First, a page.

Thursday, February 16th, 2023
WGC CFO Terry Heymann
Mining companies are developing and deploying strategies to reduce climate-related risks in the locations where mines are situated, and the ability for gold mines to self-generate power on a practical scale from solar plants is helping to create a viable source of skills and infrastructure that will benefit other sectors, says market development organisation World Gold Council (WGC) CFO Terry Heymann.
“We have seen this in several locations across Africa and beyond. In seeking to decarbonise their own operations, many WGC members have been first movers in bringing clean energy to countries and locations where it would otherwise not have been present or affordable. This is a trend that will continue to grow,” he states.
Further, a flourishing local renewable energy sector invariably leads to job growth – often high-quality jobs encompassing transferrable skills suitable for the modern economy.
“However, the challenge of decoupling greenhouse-gas emissions from economic growth should not be underestimated. It requires us to systemically and structurally change the sources of power that have underpinned the global economy since the dawn of the Industrial Revolution,” he warns.
The need to change power sources and systems, while avoiding economic deprivation, has particular relevance for countries across Africa, including South Africa.
“Laying the groundwork and building new energy infrastructure will require greater collaboration with local governments, stakeholders and communities. It will also require greater collaboration across sectors. Addressing these challenges are high priorities for the gold mining sector,” emphasises Heymann.
Gold mining multinational Gold Fields, for example, has mines in South Africa and Australia that are embracing renewables. Significantly, the company is committed to growing production, while reducing total emissions.
The miner’s South Deep mine, in South Africa, boats a 50 MW solar photovoltaic (PV) plant – the 105 ha Khanyisa solar plant – which was commissioned in October 2022.
The plant is capable of generating 103 GWh/y, while the mine’s overall electricity demand is about 494 GWh/y. The plant, therefore, reduces the mine’s reliance on State-owned power utility Eskom’s grid, while also reducing energy costs and lowering carbon emissions.
Mining Weekly in December 2022 quoted interim CEO Martin Preece as stating that solar PV presents great returns and provides business continuity.
He added that South Deep’s energy teams were assessing where the electricity generated by the solar plant can be most effectively integrated to ensure that none goes to waste. To that end, Gold Fields was assessing the feasibility of putting certain constantly operated and consistently power-intensive items of equipment – such as ventilation fans, refrigeration plants, pumps and compressors – on to solar power.
Preece also revealed that South Deep was considering introducing wind turbines after preliminary tests indicated the potential to exploit a wind resource prevalent in a specific region of the mine lease area.
Beyond Gold Fields, other gold mining companies operating in Africa are also being similarly ambitious, including IAMGOLD, in Burkina Faso; Endeavour Mining in, Côte d’Ivoire; and Resolute Mining, in Senegal, Heymann says.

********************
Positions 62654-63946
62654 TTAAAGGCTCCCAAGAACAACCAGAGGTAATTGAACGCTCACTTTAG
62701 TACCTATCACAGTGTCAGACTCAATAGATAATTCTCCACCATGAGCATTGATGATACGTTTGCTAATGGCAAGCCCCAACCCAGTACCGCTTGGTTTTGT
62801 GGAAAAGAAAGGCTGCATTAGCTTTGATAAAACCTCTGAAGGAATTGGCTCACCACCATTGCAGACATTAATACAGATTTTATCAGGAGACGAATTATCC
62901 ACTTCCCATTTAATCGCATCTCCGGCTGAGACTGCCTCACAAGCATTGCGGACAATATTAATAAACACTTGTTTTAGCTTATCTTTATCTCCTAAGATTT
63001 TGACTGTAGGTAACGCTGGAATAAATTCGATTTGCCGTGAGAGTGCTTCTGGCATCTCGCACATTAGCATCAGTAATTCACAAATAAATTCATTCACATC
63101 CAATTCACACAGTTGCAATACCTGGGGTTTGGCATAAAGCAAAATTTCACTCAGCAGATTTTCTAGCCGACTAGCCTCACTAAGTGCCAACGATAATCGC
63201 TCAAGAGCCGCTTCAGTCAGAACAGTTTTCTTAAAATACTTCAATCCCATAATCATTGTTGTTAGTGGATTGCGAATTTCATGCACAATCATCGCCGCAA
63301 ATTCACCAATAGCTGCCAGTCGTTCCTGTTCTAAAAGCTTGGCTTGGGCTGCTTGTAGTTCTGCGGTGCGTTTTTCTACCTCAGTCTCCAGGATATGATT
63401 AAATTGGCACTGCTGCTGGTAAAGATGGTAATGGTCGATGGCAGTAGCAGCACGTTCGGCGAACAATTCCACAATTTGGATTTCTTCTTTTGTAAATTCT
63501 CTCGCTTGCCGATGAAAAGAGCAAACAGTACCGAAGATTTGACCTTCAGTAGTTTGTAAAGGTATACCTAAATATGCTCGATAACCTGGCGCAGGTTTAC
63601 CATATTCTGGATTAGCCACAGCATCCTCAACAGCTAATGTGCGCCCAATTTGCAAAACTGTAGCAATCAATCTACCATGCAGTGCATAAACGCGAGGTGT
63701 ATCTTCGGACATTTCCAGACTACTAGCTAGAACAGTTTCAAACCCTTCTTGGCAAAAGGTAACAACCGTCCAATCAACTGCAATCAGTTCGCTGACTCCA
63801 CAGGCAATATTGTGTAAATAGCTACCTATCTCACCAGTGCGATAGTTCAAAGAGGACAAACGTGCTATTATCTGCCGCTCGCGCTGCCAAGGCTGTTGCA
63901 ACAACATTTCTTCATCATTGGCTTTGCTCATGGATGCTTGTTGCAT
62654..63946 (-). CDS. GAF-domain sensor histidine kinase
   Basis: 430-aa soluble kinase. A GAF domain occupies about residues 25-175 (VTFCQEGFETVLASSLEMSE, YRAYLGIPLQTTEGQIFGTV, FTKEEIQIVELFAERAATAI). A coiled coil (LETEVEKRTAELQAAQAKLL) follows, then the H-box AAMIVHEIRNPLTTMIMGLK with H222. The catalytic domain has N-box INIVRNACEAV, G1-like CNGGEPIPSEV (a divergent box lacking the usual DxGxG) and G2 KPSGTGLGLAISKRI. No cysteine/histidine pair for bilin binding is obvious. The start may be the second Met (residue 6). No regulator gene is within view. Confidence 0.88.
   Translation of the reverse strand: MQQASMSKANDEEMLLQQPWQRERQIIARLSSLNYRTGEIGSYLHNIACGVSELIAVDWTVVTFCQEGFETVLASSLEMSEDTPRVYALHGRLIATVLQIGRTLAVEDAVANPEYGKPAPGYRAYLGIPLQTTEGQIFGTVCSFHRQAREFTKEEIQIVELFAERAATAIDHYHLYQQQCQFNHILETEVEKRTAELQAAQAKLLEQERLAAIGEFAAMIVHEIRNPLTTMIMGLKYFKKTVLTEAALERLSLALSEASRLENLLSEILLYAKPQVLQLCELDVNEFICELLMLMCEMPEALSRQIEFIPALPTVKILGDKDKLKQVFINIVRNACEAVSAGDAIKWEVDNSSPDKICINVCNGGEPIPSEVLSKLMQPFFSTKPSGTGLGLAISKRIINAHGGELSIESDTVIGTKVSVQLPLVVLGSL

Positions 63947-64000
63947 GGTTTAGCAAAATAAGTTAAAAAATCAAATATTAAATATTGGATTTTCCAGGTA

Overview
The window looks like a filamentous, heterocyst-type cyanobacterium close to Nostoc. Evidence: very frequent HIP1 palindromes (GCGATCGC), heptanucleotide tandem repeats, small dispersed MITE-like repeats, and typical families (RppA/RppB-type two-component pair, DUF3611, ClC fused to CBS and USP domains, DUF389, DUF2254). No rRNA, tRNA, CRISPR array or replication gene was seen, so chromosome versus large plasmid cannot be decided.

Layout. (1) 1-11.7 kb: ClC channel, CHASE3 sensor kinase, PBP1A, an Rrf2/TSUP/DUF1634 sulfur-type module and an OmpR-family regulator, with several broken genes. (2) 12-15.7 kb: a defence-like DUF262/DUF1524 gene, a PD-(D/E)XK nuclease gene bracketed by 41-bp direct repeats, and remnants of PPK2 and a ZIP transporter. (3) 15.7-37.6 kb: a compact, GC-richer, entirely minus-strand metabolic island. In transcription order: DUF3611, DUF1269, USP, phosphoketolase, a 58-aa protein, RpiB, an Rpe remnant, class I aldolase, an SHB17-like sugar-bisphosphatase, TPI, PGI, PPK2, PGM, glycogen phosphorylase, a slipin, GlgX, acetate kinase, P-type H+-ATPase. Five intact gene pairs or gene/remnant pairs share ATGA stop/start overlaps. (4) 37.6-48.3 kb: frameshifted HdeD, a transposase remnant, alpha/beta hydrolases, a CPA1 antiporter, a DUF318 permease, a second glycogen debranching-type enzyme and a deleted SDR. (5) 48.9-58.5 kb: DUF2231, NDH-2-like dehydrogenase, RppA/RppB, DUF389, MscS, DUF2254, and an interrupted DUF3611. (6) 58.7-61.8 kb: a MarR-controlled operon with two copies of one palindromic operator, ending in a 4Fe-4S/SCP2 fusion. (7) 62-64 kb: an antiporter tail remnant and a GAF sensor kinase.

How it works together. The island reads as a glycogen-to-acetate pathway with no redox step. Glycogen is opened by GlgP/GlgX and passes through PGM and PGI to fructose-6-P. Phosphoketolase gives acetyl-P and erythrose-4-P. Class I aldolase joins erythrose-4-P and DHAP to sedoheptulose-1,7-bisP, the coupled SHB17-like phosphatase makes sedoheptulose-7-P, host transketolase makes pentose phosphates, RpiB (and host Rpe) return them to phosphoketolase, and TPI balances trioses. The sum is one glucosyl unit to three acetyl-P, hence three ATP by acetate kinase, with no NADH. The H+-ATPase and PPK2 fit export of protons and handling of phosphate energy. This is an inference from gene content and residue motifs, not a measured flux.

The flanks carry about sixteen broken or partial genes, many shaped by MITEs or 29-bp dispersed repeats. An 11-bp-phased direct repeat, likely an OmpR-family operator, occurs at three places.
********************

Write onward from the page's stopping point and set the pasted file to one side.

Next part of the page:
“In 2020, [gold and copper mining multinational] Barrick integrated battery technology into the Kibali power grid in the Democratic Republic of Congo to enhance low-carbon electricity provision from the mine’s three hydropower stations. The development of these stations has also contributed to greater local power-generation capacity, with additional benefits to neighbouring regions,” he highlights.
The world’s ability to maintain economic resilience and support inclusive socioeconomic development and environmental stability looks fragile, Heymann adds.
“Our most urgent task is to rapidly decarbonise the global economy and concurrently, as the physical impacts of a changing climate start to have more widespread and severe consequences, we need to build greater resilience,” he stresses.
Additionally, the gold mining industry’s recognition of its need to operate in a transparent and trusted manner, and to demonstrate high standards of responsible and sustainable business practice, has underpinned its ability to take ambitious steps to ensure it can contribute to social and environmental progress, including decarbonisation and local resilience, he notes.
“Change is happening, but we need to continue to accelerate and expand gold mining’s transformation, particularly in how it generates and consumes power, and how it engages with communities and stakeholders as it strives to adapt to escalating physical risks from an increasingly volatile climate,” he emphasises.
Further, to achieve its ambition of contributing to wider positive outcomes beyond gold sales and the mine gate, the industry needs to actively meet environmental, social and governance (ESG) demands in line with broader community, investor and societal expectations, says Heymann.
“Given the strategic role that gold mining plays in the economies of many developing nations, retaining and building the appropriate ‘social license to operate’ is critical to the gold mining sector itself and also to the stability of many local economies,” he adds.
Meanwhile, all World Gold Council members must adhere to its Responsible Gold Mining Principles that define clear expectations for what responsible gold mining looks like, and how operators can demonstrate their high standards of performance on a wide range of ESG factors.